Thursday, May 20, 2010

Our Lady of Peñafrancia : A Brief History



Archdiocese of Caceres, Naga City, PHILIPPINES

A Brief History

One of the many Catholic traditions is the Marian devotion. We, the Filipinos, especially the Bicolanos, have that extraordinary, exceptional, and devoted love for Mother Mary -- the Mother of Jesus, and our Mother, too. We believe that she will intercede for us, and will lift our prayers up to God; thus, there is strong belief and unshakable faith that our prayers are answered through the intercession of the Blessed Mother.

She has been called many names in different regions of the Philippines. Some of them are the following: Nuestra Señora de Caridad to Ilocanos; Our Lady of Manaoag to the people of Pangasinan; Lady of Piat to Cagayanos; Nuestra Señora del Rosario de la Naval or Nuestra Señora de Antipolo to the Tagalogs, and many others. Perhaps, one of her most notable names is Our Lady of Peñafrancia, more warmly called INA or Mother, by the Bicolanos. This intense devotion to Mother Mary by the Bicolanos can be traced back in Spain.

The following is an excerpt from the Novena Prayers in Honor of Our Lady of Peñafrancia by Rev. Jeremias R. Rebanal, JCD, PH.D.

Near Salamanca, Spain, there is a village called San Martin de Castañar located at the foot of Peña de Francia hill. A man named Simon Vela and his companions found, on May 19, 1434, an image of Mary, now fondly called Our Lady of Peñafrancia. Details of this event are still contained in an official document duly notarized and kept in the archives of the village.

Around 1700, the Covarrubias family of San Martin de Castañar migrated to the Philippines, and settled in Cavite. One of their sons was named Miguel who became sickly while studying in the University of Sto Tomas in Manila. Miguel was a great devotee of Our Lady of Peñafrancia. He found a painting of the image found by Simon Vela, and would place the painting on whatever part of his body that greatly pained him. This gave him relief from his suffering. He said, “So many are the miracles that have happened that I cannot count them. All I could say is that I am the miracle of her miracles.”

Miguel de Covarrubias came to Naga upon the invitation of Bishop Andres Gonzales (1685-1709) to join him in his diocese of Nueva Caceres. There, Miguel became an ordained diocesan priest, and the Vicar General of the Diocese later on. A lot of miraculous events happened in Naga during that period. One of the most prominent stories was about a dog killed, its neck slashed, and its blood used to coat or paint the newly carved replica of the statue of Our Lady of Peñafrancia in Spain made by a local artisan. The dead dog was dumped into the river, but it swam alive once again, as witnessed by hundreds of people.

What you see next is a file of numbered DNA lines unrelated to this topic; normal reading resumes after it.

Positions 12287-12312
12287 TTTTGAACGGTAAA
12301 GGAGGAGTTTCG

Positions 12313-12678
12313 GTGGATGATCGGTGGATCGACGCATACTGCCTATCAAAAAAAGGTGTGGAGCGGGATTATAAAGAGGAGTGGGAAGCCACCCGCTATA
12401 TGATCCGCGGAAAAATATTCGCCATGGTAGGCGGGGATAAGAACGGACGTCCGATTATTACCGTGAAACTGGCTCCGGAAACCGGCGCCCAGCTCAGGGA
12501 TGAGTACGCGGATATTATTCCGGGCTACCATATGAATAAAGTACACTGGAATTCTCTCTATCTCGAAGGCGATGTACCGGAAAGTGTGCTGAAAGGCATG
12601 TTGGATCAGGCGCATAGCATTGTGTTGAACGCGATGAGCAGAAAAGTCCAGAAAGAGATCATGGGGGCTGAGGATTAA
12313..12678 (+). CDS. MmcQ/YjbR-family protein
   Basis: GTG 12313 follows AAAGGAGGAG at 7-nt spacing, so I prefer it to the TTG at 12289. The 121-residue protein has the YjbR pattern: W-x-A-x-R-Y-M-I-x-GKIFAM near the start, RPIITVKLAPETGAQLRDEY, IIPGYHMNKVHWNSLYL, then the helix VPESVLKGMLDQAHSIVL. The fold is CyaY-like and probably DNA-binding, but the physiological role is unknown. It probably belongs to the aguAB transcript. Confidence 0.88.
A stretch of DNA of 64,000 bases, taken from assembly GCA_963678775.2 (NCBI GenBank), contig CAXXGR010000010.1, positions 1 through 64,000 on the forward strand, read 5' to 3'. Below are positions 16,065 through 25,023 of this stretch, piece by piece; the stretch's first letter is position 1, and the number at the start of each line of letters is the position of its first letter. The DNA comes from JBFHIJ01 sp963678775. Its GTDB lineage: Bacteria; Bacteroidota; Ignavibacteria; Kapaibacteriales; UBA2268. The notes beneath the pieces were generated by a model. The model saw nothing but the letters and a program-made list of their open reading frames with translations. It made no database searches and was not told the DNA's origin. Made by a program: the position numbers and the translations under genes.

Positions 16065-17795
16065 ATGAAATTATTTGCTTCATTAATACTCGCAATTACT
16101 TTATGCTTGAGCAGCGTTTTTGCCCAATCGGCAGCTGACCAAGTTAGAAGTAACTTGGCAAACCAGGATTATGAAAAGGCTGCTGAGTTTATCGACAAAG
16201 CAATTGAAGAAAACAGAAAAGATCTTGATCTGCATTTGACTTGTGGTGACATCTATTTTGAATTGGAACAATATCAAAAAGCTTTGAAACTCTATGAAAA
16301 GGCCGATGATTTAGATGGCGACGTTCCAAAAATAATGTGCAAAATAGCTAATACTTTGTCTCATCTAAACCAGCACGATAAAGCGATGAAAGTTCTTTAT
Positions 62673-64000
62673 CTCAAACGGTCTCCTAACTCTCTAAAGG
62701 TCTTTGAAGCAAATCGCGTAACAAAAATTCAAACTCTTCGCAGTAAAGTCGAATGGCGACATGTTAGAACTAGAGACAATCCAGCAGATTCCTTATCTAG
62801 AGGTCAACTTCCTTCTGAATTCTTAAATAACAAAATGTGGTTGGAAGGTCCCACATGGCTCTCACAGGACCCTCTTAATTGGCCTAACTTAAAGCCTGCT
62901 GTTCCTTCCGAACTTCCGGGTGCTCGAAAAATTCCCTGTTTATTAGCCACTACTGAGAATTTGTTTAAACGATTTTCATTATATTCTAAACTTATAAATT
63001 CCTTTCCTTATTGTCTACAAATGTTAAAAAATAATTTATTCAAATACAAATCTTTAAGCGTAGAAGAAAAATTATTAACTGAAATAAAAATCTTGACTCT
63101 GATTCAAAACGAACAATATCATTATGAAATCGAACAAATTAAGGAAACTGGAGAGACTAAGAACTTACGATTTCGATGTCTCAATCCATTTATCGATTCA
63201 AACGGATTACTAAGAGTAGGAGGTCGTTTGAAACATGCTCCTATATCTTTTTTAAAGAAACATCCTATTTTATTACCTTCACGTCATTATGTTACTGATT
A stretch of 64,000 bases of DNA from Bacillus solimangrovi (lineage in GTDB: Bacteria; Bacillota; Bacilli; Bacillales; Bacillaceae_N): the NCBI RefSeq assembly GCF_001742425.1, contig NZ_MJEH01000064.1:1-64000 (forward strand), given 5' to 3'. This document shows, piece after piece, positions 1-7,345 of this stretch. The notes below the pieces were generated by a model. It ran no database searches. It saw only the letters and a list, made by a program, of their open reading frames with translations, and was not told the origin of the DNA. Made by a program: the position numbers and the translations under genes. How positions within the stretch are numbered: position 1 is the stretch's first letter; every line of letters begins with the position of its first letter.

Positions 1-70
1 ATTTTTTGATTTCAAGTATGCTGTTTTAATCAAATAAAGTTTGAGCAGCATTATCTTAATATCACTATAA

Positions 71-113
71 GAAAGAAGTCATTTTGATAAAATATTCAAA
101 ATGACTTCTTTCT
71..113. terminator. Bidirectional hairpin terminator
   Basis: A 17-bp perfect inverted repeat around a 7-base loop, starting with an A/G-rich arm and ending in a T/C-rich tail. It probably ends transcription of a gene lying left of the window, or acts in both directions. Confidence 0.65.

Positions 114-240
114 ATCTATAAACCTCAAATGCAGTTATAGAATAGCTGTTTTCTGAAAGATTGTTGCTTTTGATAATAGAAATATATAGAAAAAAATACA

Many other miracles that happened were attributed to Our Lady, and its news spread like wildfire; thus, the devotees also increased in number. She became more popular not only to the natives, but also to the Chinese community. These were all documented in Father Miguel’s letters from 1710 to 1711. His letter to the Dominican Fathers of Salamanca, Spain in 1712 reported many miracles through the intercession of Our Lady. As the devotees grew in number, the devotion also spread outside the Diocese of Nueva Caceres, which before comprised not only the Bicol region, but also includes Tayabas (now Quezon), Marinduque, Laguna up to Palanan, Isabela along the Cordillera ranges.

Succeeding Bishops of Nueva Caceres also contributed in propagating the Marian devotion. Bishop Isidro Arrival (1740-1751) built the initial stone church, later called “Santuario de Peñafrancia”, on the banks of the Bicol River. Bishop Francisco Gainza (1862-1879) enlarged the sanctuary, wrote the history of Peñafrancia, and edited the Novena of Our Lady in Spanish, and in the Bicol dialect. Almost a century later, the English translation was done by Monsignor Florencio Yllana in 1945.

Like the biblical "mustard seed", the Peñafrancia devotion today is like a "giant tree" whose branches extend to other parts of the world like America, Europe, Australia, and Asia. The love story between our Lady of Peñafrancia, whom we lovingly call "Ina", and us, her children, is never ending.

Today, we have Bicol and Tagalog novena translations. Devotees from all over the world are enjoying the fruits of the Marian devotion, and the aid of Our Lady of Peñafrancia. On her feast day, pilgrims gather once more at her shrine to pay her homage for favors received.

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